HD video, surround sound, dual channel projection, seven C-prints
The work The Secret Life of Cities places us directly into the middle of a reality defined by cinematographic projections of urban green on two opposite walls. The sound — neutral city noises, occasionally drowned out by a sonorous abstract overtone — enhances the visual experience. The urban environment feels omnipresent. The moving images, dominated by archetypal urban green, share a hidden perspective. In the foreground — almost tangible — leaves, branches, needles and blossoms from screens, in a hyperrealistic sharpness. The green functions like a screen, vegetation like a closed curtain.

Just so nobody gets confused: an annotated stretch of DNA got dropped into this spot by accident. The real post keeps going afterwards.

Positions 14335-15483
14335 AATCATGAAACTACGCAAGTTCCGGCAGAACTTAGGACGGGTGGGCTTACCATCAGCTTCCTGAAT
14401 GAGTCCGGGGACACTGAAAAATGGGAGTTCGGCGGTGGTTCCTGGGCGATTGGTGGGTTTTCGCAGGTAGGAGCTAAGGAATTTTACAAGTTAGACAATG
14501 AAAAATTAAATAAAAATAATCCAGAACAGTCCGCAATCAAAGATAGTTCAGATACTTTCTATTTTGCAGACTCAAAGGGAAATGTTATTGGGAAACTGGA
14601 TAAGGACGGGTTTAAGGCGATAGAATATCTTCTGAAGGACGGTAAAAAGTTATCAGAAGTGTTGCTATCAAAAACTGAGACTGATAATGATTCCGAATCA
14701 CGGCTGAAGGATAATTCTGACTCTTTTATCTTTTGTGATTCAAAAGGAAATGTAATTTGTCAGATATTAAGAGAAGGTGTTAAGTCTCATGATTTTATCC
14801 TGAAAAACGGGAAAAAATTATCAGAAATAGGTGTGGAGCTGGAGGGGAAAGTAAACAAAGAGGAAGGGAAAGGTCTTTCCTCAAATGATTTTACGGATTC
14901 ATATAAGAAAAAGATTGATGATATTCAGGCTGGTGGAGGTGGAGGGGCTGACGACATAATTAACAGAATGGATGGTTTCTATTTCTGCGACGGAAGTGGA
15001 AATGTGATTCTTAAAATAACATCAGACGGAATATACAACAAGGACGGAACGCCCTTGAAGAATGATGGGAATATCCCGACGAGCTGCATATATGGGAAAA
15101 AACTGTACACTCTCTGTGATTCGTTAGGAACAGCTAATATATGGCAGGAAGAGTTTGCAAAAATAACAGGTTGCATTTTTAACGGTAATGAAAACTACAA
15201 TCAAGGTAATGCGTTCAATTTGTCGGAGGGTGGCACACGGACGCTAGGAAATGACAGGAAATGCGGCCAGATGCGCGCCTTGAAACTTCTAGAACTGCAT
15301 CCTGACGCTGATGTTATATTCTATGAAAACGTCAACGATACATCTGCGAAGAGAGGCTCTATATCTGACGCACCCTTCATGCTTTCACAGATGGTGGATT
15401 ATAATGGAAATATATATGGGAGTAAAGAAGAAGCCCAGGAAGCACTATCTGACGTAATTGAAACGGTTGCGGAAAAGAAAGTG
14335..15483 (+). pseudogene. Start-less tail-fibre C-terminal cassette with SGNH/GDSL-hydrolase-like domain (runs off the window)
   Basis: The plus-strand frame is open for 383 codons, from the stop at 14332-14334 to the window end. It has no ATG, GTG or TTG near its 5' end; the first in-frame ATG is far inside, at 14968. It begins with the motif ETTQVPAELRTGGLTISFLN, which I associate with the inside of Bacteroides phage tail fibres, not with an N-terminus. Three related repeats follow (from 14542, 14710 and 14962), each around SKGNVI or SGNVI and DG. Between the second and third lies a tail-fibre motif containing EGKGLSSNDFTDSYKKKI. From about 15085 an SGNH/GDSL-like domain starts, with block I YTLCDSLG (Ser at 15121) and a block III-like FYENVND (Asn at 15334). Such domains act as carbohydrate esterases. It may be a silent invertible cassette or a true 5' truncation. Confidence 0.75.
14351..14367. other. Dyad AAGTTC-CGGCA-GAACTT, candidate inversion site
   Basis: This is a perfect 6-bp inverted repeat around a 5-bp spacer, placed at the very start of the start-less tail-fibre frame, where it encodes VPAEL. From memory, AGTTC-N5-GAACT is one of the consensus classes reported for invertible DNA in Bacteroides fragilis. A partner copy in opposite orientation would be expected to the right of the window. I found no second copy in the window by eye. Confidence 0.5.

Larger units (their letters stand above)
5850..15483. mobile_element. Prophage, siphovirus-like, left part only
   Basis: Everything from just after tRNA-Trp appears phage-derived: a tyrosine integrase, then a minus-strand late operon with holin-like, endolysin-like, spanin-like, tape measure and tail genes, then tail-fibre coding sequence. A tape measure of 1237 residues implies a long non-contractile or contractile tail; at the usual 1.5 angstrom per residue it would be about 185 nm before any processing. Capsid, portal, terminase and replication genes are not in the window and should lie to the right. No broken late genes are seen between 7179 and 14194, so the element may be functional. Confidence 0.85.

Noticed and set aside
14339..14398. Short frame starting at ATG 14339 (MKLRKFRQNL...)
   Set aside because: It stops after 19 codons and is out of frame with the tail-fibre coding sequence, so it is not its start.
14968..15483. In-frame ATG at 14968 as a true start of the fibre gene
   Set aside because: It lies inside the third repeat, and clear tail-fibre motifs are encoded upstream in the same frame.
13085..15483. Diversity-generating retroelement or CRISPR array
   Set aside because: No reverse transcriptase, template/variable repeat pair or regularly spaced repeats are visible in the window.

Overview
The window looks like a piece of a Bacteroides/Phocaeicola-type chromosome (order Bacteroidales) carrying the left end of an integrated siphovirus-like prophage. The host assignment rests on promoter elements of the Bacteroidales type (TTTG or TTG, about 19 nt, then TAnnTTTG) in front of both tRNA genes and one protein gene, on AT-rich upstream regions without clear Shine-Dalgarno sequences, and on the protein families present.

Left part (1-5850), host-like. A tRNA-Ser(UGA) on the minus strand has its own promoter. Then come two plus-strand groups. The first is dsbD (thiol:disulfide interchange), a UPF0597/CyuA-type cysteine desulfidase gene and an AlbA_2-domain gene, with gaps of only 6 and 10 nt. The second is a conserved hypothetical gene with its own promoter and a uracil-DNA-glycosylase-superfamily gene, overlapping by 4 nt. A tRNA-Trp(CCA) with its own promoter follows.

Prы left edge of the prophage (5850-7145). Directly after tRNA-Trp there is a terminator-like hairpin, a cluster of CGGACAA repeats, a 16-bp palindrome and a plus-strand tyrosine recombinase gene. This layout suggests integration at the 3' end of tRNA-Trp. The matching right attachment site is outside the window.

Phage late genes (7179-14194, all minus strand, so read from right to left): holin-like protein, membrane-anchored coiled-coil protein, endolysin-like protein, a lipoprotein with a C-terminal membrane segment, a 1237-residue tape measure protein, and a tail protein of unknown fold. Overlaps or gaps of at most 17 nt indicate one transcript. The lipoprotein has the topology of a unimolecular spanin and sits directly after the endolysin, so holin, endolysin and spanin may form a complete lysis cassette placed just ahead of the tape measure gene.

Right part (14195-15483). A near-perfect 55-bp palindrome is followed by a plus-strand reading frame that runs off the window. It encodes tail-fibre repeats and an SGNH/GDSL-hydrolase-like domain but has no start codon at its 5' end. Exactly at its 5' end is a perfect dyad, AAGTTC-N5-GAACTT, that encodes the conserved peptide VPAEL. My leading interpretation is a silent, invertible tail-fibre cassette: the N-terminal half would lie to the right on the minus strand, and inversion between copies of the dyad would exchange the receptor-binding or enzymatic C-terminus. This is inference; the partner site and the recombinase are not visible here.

Sometimes as soft as a veil and translucent in a sensual way, other times almost impenetrable, like an all-concealing camouflage cloth. The image immediately evokes associations with the Dutch word ‘schaamgroen’ (ashamed green a technical term from the 1970s, which urbanists and planners used to describe the greenery that served, in particular, to conceal undesirable land- scape developments. Think of planted shielding s around industrial sites or the low shrubs enclosing dog parks. Despite its tidy dullness, this semi- t. public greenery, thanks to its concealing ability, proved to form a huge attraction for urban deviants (think of junkies, loitering youth, flashers, s, and tramps), quickly lending a touch of menace to the seemingly innocuous term. [Excerpt of exhibition reader text Ernst van de Hoeven]